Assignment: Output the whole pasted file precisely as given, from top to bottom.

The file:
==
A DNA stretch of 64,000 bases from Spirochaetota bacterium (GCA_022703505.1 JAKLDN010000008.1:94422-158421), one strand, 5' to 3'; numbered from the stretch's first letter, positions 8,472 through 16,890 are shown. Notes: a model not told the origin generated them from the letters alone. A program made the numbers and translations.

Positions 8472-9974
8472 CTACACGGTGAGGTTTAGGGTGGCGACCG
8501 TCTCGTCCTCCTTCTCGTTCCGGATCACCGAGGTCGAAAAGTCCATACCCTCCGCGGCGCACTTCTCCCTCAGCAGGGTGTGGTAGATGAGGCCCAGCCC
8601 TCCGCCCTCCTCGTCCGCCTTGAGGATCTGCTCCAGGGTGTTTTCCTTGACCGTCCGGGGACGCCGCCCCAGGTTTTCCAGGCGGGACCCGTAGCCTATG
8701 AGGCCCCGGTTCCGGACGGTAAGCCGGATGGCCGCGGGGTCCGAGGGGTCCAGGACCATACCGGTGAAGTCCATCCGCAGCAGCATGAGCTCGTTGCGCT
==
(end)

A DNA stretch of 64,000 bases from Spirochaetota bacterium (GCA_022703505.1 JAKLDN010000008.1:94422-158421), one strand, 5' to 3'; numbered from the stretch's first letter, positions 8,472 through 16,890 are shown. Notes: a model not told the origin generated them from the letters alone. A program made the numbers and translations.

Positions 8472-9974
8472 CTACACGGTGAGGTTTAGGGTGGCGACCG
8501 TCTCGTCCTCCTTCTCGTTCCGGATCACCGAGGTCGAAAAGTCCATACCCTCCGCGGCGCACTTCTCCCTCAGCAGGGTGTGGTAGATGAGGCCCAGCCC
8601 TCCGCCCTCCTCGTCCGCCTTGAGGATCTGCTCCAGGGTGTTTTCCTTGACCGTCCGGGGACGCCGCCCCAGGTTTTCCAGGCGGGACCCGTAGCCTATG
8701 AGGCCCCGGTTCCGGACGGTAAGCCGGATGGCCGCGGGGTCCGAGGGGTCCAGGACCATACCGGTGAAGTCCATCCGCAGCAGCATGAGCTCGTTGCGCT